One month later my father developed the voice of one who had breathed helium without benefit of that element. It was funny, briefly, but soon would not be. Finally he went to the doctor, underwent several tests, and then we received the dread news. He was diagnosed with thyroid cancer and not the usual, easily treatable, kind either; it was an anaplastic carcinoma, aggressive and almost always fatal. Only about 4 percent survive but he was determined to try to be in that number.

He suffered through radiation which burnt his throat and swelled his esophagus so badly that he could not swallow. He did not eat again except for a little custard now and then. Finally, they inserted a feeding tube into his side so he did not have to starve to death. (The doctor apologized with tears in his eyes for not having done this sooner.)

He suffered intensely. I could tell from the expressions and his eyes but it didn’t take much to see it. He learned mindfulness, practiced assiduously, often in the Christian modes and never complained, as far as I either heard or heard about. He was able to attend his granddaughter’s wedding in late July, but he was weak and in pain.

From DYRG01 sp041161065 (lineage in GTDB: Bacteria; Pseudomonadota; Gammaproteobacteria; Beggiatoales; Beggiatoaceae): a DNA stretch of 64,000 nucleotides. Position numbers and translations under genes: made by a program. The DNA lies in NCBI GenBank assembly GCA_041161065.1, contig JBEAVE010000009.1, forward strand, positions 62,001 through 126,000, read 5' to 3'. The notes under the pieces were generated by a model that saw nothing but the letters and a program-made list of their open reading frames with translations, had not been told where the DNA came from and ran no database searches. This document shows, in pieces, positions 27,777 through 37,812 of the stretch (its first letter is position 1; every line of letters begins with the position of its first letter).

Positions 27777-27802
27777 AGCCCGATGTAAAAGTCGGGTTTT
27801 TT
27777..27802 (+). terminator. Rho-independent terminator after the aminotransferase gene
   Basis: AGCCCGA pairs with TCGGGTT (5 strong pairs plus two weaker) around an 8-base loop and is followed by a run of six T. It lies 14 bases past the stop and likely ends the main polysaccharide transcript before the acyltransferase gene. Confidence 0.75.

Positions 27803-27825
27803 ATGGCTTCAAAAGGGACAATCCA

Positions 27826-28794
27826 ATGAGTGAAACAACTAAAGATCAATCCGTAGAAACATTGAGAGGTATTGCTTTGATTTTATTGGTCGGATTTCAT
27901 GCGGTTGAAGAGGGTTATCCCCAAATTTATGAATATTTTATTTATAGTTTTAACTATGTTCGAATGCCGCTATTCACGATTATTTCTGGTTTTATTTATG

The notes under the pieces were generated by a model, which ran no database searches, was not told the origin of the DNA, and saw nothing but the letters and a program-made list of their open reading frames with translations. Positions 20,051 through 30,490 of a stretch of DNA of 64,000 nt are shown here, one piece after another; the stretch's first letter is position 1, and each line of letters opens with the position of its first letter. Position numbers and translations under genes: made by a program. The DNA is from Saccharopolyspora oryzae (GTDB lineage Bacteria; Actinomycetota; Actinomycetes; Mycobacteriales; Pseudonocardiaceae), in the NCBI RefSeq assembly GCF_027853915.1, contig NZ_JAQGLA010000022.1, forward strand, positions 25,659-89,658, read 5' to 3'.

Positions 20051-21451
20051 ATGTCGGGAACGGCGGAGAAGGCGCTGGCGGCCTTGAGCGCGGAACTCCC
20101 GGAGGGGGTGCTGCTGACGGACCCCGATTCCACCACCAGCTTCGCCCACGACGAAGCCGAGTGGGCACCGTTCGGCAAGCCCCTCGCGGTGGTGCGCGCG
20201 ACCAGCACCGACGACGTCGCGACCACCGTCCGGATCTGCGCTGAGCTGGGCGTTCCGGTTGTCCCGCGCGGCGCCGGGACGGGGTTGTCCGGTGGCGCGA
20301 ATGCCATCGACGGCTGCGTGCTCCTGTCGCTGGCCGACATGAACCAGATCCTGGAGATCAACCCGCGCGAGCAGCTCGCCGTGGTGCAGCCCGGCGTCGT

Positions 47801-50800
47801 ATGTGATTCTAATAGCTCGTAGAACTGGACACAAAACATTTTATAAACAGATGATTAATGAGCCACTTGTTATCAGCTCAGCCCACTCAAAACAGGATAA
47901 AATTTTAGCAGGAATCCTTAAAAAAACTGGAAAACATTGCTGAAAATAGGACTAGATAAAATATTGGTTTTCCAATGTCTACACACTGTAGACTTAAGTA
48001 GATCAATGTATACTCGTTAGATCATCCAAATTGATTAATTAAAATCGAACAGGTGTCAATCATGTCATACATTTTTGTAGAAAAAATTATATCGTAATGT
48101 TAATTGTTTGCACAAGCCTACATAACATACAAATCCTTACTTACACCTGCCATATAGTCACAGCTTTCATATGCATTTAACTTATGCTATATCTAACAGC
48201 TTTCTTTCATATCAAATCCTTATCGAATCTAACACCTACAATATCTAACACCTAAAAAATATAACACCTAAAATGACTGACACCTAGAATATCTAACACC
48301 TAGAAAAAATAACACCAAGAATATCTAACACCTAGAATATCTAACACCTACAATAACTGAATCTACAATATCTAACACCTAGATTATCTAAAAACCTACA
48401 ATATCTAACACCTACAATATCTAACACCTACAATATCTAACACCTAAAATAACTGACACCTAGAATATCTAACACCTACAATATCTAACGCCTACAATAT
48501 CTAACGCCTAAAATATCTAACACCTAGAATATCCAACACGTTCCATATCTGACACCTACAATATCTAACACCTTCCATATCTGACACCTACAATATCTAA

They began chemotherapy in early August. He was dead by the 12th in the year 2007. The most beautiful, tragic thing I have ever been witness to … and sad — poignantly but meaningfully sad.

On Pain, Death and Transience

He had written on a tablet during this time. No one saw it until his death, but it was full of sentences and phrases about approaching his pain as his spiritual adventure using his Christian framework; like the Christ’s ascension of the cross. He opened up to everything that occurred as best he could, offering compassion and kindness and a ready smile to whoever visited him.

“I’m hungry,” he wrote in one brief sentence. “Help me to see this as hunger for Your righteousness.”